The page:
The trial and sentencing of Tim DeChristopher highlights the conflict between the people of the United States and the corporate-government that protects the privileged. In his pre-sentencing statement (republished below) Tim told Judge Dee Benson that the judge was making a choice: “The choice you are making today is what side are you on.”
Tim brought out the corruption of leases of public lands by the Bureau of Land Management, an agency with an ugly history of corruption, and how in this bidding the oil companies expected to get the land at the cost of pennies on the dollar. For the lands Tim did not bid on the average price was $12 an acre, for the one’s he did bid on they were $125. That number rose to the higher levels because oil companies knew that even at the higher price they would make tremendous profits. These public land leases occur for a wide range of corporations and are another example of massive corporate welfare that robs the American people of their public resources, while causing tremendous environmental damage and funneling wealth to the wealthiest 1%.
The connection between corporations and government was highlighted to Tim early in this prosecution. One day before he was indicted the Associated Press called to tell him he would be indicted. The AP reporter had known about it for weeks because an oil and gas industry lobbyist had told him. Evidently the prosecutor’s office was keeping his colleagues in the corporate world well informed about their plans to punish DeChristopher for spoiling the illegal lease auction.
Tim also brings out the twisted nature of the rule of law in a government corrupted by corporatism, saying: “The rule of law is dependent upon a government that is willing to abide by the law. Disrespect for the rule of law begins when the government believes itself and its corporate sponsors to be above the law.” The rule of law is twisted by government often working hand in glove with corporate interests in foreign and domestic policy. When Judge Benson ruled early in the trial that Tim could not show the jury how his actions prevented a greater harm; i.e., preventing an illegal auction and preventing environmental destruction, the judge essentially ruled that the violation of the rule of law by the government in cahoots with the oil companies was not something the jury should know about. Tim told the judge at sentencing: “I agree with the founding fathers that juries should be the conscience of the community and a defense against legislative tyranny.” The judge did not want the jury to have that power.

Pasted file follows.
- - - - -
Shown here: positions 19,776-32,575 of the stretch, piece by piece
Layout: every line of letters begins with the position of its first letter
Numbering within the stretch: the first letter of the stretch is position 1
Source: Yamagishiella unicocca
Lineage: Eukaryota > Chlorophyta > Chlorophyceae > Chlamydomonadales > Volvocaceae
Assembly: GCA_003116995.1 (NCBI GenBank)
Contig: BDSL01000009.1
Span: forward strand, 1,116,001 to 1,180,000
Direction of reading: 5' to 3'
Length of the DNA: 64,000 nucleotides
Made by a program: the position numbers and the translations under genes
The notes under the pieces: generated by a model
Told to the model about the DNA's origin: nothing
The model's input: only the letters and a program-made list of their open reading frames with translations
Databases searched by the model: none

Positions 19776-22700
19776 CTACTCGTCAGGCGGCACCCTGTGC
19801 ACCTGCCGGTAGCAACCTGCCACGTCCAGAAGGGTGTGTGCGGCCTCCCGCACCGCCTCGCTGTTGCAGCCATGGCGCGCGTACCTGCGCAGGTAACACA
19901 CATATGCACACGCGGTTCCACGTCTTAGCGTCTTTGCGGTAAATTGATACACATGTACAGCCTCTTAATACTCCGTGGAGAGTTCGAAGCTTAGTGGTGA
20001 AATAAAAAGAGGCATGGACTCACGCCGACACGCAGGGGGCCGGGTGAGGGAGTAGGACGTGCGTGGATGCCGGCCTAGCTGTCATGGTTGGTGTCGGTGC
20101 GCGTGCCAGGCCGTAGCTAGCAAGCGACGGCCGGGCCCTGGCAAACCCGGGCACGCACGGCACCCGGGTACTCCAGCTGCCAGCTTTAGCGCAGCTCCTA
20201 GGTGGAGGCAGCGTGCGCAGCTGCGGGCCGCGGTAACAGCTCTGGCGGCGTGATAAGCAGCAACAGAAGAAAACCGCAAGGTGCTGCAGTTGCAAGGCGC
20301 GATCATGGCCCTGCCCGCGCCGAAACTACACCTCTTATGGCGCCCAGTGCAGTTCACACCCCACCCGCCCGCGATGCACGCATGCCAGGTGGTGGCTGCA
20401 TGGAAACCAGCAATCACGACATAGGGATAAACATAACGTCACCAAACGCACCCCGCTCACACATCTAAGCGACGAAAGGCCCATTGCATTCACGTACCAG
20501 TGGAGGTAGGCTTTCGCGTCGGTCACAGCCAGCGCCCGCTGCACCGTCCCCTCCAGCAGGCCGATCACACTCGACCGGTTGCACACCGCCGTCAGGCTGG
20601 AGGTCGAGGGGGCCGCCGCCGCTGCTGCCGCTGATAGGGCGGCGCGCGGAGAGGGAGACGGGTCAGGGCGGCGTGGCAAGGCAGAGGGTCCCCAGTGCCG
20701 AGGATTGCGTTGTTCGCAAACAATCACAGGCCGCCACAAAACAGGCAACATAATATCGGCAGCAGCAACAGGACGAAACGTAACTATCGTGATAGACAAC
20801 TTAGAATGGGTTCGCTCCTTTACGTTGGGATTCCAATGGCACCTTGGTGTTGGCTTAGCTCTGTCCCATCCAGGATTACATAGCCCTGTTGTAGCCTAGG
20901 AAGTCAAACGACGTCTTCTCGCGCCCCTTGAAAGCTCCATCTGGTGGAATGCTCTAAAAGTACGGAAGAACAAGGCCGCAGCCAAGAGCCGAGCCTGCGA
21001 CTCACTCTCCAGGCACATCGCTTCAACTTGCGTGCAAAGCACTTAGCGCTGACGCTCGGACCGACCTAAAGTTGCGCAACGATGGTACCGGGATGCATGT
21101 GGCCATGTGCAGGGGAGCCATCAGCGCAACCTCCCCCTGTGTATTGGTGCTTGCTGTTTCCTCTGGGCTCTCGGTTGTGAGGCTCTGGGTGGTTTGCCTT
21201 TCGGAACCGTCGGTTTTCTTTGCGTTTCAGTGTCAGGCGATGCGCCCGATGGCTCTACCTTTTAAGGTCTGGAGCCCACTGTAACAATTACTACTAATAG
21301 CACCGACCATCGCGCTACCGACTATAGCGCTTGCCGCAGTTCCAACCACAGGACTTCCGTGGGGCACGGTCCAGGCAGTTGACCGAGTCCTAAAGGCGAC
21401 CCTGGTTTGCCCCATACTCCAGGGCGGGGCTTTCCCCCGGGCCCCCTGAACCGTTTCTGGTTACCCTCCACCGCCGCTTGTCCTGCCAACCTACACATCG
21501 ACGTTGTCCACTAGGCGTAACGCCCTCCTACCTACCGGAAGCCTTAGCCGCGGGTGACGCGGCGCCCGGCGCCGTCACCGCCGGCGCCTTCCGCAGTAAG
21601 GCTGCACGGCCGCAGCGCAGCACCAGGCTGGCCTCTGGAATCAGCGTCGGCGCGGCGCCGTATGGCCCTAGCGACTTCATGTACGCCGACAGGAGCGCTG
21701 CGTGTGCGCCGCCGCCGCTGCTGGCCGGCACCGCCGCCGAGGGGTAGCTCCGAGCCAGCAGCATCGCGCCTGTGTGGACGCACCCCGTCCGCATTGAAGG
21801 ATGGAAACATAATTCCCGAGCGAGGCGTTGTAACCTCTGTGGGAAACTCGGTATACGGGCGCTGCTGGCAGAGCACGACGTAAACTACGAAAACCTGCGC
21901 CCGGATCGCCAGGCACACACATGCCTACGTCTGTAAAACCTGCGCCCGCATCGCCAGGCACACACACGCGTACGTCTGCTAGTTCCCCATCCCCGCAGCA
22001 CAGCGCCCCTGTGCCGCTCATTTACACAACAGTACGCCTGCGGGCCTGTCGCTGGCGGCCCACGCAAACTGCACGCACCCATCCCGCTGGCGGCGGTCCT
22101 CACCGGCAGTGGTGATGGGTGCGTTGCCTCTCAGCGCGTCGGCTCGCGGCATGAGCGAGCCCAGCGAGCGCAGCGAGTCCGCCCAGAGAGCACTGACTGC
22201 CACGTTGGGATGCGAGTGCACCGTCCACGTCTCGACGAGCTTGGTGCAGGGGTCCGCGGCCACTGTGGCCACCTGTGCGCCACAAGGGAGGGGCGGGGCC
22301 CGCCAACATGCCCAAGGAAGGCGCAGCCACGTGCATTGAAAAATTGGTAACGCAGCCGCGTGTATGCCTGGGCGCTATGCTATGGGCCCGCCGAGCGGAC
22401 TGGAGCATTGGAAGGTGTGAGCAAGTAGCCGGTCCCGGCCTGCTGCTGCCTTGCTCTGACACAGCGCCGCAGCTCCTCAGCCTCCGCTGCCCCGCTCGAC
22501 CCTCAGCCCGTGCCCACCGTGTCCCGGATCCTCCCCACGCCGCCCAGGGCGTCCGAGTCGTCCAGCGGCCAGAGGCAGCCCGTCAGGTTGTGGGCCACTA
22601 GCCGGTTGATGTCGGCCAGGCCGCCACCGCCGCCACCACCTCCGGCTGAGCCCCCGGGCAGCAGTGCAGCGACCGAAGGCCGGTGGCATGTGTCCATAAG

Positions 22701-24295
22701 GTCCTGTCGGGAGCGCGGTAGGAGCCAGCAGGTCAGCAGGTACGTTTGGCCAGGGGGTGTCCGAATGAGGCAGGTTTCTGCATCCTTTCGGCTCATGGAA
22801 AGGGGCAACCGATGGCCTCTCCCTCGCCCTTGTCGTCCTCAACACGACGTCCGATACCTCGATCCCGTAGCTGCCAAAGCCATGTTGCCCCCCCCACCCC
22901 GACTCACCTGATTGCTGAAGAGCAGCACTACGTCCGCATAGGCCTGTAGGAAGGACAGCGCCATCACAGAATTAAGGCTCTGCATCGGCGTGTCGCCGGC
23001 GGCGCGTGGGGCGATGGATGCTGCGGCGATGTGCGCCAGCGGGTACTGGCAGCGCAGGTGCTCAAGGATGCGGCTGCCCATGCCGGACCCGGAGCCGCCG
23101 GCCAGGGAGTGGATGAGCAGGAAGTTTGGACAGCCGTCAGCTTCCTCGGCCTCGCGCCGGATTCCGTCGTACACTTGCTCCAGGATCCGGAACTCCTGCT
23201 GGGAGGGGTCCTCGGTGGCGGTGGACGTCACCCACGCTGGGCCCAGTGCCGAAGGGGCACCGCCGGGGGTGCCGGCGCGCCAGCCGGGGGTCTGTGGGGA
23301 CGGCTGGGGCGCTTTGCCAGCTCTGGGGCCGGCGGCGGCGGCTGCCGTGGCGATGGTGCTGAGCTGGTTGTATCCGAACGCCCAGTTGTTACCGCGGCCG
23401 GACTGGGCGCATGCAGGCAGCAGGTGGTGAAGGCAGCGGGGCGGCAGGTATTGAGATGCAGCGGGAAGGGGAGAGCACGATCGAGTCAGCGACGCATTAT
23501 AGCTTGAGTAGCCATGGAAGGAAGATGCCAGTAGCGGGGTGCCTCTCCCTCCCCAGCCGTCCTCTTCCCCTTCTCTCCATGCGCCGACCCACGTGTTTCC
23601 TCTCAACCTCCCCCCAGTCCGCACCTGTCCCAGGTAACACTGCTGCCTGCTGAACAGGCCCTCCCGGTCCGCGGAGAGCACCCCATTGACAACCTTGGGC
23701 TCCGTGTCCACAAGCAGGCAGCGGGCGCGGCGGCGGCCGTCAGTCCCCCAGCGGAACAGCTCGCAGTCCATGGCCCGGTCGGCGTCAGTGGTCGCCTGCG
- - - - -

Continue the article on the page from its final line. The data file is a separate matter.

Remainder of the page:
On civil disobedience Tim said: “the rule of law was created through acts of civil disobedience. Since those bedrock acts of civil disobedience by our founding fathers, the rule of law in this country has continued to grow closer to our shared higher moral code through the civil disobedience that drew attention to legalized injustice. The authority of the government exists to the degree that the rule of law reflects the higher moral code of the citizens, and throughout American history, it has been civil disobedience that has bound them together.” Civil disobedience has always challenged the unjust status quo – whether it was slavery, Jim Crow, women not voting or the crony capitalism Americans confront today.
Finally, Tim makes the important point that making an example of him with a harsh punishment will backfire as the history of political prisoners show. His sentence will not stop others who are standing up for a sustainable future. He says “those who are inspired to follow my actions are those who understand that we are on a path toward catastrophic consequences of climate change . . . they know we are running out of time to turn things around . . . [and] the people who are committed to fighting for a livable future will not be discouraged or intimidated by anything that happens here today.”
And Tim displays his courage and conviction telling the judge: “I will continue to confront the system that threatens our future. Given the destruction of our democratic institutions that once gave citizens access to power, my future will likely involve civil disobedience. Nothing that happens here today will change that. I don’t mean that in any sort of disrespectful way at all, but you don’t have that authority. You have authority over my life, but not my principles. Those are mine alone.”
This brief summary does not do full justice to the words of Tim DeChristopher. His ethical approach to challenging unjust laws and corporate-government actions should inspire all of us to Stand with Tim – by standing against corporatism that is destroying the nation and planet. Join us here in stopping the machine and creating a better world.
• Read the entire statement by Tim DeChristopher at Peaceful Uprising